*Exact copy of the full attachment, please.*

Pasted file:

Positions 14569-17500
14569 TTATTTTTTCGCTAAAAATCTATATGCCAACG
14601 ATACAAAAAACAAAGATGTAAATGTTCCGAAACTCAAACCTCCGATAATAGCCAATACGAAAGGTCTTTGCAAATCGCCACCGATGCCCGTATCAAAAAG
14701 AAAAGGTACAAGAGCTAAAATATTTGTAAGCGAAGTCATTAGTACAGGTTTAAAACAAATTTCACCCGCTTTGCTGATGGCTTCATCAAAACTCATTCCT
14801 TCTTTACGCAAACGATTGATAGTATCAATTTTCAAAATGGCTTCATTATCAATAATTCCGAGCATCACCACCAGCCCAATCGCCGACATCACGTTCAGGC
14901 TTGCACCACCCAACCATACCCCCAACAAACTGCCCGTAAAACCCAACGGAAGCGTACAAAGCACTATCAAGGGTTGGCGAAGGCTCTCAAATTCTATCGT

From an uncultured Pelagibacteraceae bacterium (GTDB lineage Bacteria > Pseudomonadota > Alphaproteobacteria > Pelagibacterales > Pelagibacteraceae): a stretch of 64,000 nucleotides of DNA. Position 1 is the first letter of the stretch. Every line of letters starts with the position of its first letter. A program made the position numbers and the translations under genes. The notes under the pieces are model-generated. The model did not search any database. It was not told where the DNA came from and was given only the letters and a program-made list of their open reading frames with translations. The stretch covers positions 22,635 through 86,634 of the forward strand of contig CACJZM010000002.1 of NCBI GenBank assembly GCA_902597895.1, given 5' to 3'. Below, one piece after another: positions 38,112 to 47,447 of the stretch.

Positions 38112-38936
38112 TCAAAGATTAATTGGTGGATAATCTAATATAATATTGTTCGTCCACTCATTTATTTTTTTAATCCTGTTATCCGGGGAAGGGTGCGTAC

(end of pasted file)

Positions 14569-17500
14569 TTATTTTTTCGCTAAAAATCTATATGCCAACG
14601 ATACAAAAAACAAAGATGTAAATGTTCCGAAACTCAAACCTCCGATAATAGCCAATACGAAAGGTCTTTGCAAATCGCCACCGATGCCCGTATCAAAAAG
14701 AAAAGGTACAAGAGCTAAAATATTTGTAAGCGAAGTCATTAGTACAGGTTTAAAACAAATTTCACCCGCTTTGCTGATGGCTTCATCAAAACTCATTCCT
14801 TCTTTACGCAAACGATTGATAGTATCAATTTTCAAAATGGCTTCATTATCAATAATTCCGAGCATCACCACCAGCCCAATCGCCGACATCACGTTCAGGC
14901 TTGCACCACCCAACCATACCCCCAACAAACTGCCCGTAAAACCCAACGGAAGCGTACAAAGCACTATCAAGGGTTGGCGAAGGCTCTCAAATTCTATCGT

From an uncultured Pelagibacteraceae bacterium (GTDB lineage Bacteria > Pseudomonadota > Alphaproteobacteria > Pelagibacterales > Pelagibacteraceae): a stretch of 64,000 nucleotides of DNA. Position 1 is the first letter of the stretch. Every line of letters starts with the position of its first letter. A program made the position numbers and the translations under genes. The notes under the pieces are model-generated. The model did not search any database. It was not told where the DNA came from and was given only the letters and a program-made list of their open reading frames with translations. The stretch covers positions 22,635 through 86,634 of the forward strand of contig CACJZM010000002.1 of NCBI GenBank assembly GCA_902597895.1, given 5' to 3'. Below, one piece after another: positions 38,112 to 47,447 of the stretch.

Positions 38112-38936
38112 TCAAAGATTAATTGGTGGATAATCTAATATAATATTGTTCGTCCACTCATTTATTTTTTTAATCCTGTTATCCGGGGAAGGGTGCGTAC